argh

light weight option/argv parser for node, it only parses options, nothing more then that.

npm install argh
41 downloads in the last day
179 downloads in the last week
695 downloads in the last month

argh!

Build Status

argh is an extremely light weight options or process.argv parser for node.js. It only includes the bare minimal to parse options. It's not a full blown cli library, but it can be used as a dependency of a cli library to do all the heavy lifting.

argh was born out of rage, every cli library that we've found did more than they advertised and added unneeded bloat to what we were trying to achieve... and that was argument parsing. Tiny modules should only focus on one thing and do that one thing really well.

Installation

npm install argh --save

Usage

argh has two functions:

  1. A simple parser interface for custom option parsing using argh(..)
  2. A lazy loaded parsed results for the process.argv using argh.argv
var argh = require('argh');

// You can directly access the parsed arguments of the node process through
console.log(argh.argv);

// This the same result as running
console.log(argh(process.argv));

So what is supported?

  • --arg or -a Is transformed to a boolean (true) if no value is given
  • -abc Is transformed to multiple booleans.
  • --no-arg, --disable-arg Is transformed to a boolean (false)
  • -no-abc, --disable-abc Is transformed to multiple booleans (false)
  • --foo bar, --foo="bar", --foo='bar' or --foo=bar Is all transformed to key / value pairs. Where foo is the key and bar the value
  • --port 1111 Automatically transforms the string 1111 in a number
  • --beer true As you might have guessed it, it's transformed into a boolean
  • -- Can be used as an indicator to stop parsing arguments.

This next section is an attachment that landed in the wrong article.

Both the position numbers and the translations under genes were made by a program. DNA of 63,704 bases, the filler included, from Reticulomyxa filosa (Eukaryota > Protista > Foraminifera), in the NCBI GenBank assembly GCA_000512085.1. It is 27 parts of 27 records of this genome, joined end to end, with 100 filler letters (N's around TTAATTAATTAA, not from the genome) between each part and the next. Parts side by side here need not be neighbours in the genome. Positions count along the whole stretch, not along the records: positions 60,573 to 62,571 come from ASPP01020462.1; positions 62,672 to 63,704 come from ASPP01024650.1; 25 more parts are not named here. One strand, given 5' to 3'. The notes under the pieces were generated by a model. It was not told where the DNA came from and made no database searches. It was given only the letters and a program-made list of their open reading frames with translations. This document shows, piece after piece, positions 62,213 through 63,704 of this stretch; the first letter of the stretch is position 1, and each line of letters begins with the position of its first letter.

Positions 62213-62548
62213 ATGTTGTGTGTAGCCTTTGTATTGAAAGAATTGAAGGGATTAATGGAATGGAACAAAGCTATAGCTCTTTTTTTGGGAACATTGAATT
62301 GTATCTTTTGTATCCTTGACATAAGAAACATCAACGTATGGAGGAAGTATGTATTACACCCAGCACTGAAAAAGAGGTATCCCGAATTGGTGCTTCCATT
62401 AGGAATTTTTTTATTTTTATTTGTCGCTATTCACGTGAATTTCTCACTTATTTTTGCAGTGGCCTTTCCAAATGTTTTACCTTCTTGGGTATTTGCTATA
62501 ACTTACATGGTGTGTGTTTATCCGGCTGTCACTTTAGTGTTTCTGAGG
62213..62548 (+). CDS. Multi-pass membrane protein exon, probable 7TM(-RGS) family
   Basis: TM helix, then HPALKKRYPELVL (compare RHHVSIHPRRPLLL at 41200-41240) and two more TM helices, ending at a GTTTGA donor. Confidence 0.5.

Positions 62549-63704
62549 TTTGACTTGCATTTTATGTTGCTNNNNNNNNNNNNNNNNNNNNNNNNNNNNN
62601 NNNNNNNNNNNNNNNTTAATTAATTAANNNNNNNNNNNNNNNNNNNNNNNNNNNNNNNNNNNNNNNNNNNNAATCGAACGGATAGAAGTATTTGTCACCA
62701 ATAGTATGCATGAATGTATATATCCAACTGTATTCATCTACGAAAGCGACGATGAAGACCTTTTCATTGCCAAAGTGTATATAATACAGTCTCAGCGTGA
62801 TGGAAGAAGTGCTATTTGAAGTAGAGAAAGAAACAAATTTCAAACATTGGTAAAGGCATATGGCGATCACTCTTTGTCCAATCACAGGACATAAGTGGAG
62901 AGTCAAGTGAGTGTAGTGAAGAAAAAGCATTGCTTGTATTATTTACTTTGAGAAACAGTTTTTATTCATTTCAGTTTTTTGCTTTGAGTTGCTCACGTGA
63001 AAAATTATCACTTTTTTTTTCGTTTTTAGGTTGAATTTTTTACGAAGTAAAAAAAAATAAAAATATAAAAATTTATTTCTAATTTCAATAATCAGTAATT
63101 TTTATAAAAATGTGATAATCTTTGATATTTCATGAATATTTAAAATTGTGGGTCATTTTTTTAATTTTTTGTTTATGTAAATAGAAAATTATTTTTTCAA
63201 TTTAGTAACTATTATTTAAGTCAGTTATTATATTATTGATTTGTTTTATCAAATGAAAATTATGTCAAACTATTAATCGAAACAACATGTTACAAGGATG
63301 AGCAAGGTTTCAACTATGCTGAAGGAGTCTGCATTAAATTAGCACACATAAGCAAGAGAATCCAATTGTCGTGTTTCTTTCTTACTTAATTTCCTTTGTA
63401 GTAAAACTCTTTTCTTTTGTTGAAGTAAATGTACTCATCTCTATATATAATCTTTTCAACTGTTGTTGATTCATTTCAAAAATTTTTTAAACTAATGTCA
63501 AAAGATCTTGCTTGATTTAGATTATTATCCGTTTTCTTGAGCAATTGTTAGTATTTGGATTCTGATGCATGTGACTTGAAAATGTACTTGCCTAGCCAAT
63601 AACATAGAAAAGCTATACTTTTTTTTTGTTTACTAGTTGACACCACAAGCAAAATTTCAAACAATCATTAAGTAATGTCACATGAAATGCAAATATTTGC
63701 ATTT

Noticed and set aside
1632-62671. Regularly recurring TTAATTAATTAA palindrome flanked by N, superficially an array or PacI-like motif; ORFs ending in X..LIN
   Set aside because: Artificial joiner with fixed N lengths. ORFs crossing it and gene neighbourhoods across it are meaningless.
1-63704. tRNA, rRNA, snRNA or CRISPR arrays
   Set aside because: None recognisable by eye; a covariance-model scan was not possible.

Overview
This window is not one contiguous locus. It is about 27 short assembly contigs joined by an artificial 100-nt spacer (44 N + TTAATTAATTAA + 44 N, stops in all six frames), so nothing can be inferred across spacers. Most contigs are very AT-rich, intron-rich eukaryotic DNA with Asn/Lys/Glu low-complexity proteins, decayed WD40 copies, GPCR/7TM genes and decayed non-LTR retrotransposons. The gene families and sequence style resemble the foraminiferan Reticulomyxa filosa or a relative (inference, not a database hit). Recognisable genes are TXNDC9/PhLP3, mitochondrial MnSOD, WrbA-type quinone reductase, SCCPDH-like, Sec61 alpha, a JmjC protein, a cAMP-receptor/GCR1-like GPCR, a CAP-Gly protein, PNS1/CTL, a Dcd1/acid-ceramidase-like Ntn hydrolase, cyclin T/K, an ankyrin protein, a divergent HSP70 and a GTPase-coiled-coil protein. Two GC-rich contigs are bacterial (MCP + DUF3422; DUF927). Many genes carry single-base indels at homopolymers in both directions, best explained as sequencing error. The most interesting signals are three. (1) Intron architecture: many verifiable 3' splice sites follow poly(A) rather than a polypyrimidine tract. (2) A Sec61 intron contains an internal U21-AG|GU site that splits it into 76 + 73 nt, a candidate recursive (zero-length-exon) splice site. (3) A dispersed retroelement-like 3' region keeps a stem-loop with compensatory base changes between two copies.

Examples

Everybody likes examples, let's assume that the following code is stored as parse.js:

var argv = require('argh').argv;

console.log(argv);

Parsing a single argument:

$ node parse.js --foo

{ foo: true }

Parsing multiple arguments:

$ node parse.js --foo bar --bar='baz'

{ foo: 'bar', bar: 'baz' }

Parsing multiple boolean arguments:

$ node parse.js --foo --no-bar -s --no-f

{ foo: true,
  bar: false,
  s: true,
  f: false }

Parsing multiple short arguments:

$ node parse.js -abc -no-def

{ a: true, b: true, c: true, d: false, e: false, f: false }

Parsing different values:

$ node parse.js --awesome true --port 1111

{ awesome: true, port: 1111 }

Combining arguments in to an object:

$node parse.js --redis.port 8080 --redis.host localhost

{ redis: { port: 8080, host: 'localhost' }

Handling rest arguments:

$ node parse.js --argh --is --awesome -- 1111 --pewpew aaarrgghh

{ argh: true,
  is: true,
  awesome: true,
  argv: [ '1111', '--pewpew', 'aaarrgghh' ] }

All unknown arguments are also directly pushed in to the argv property:

$ node parse.js --foo 111 bar unkown --hello world BUUURRRRRNN

{ foo: 111,
  argv: [ 'bar', 'unkown', 'BUUURRRRRNN' ],
  hello: 'world' }

License MIT

npm loves you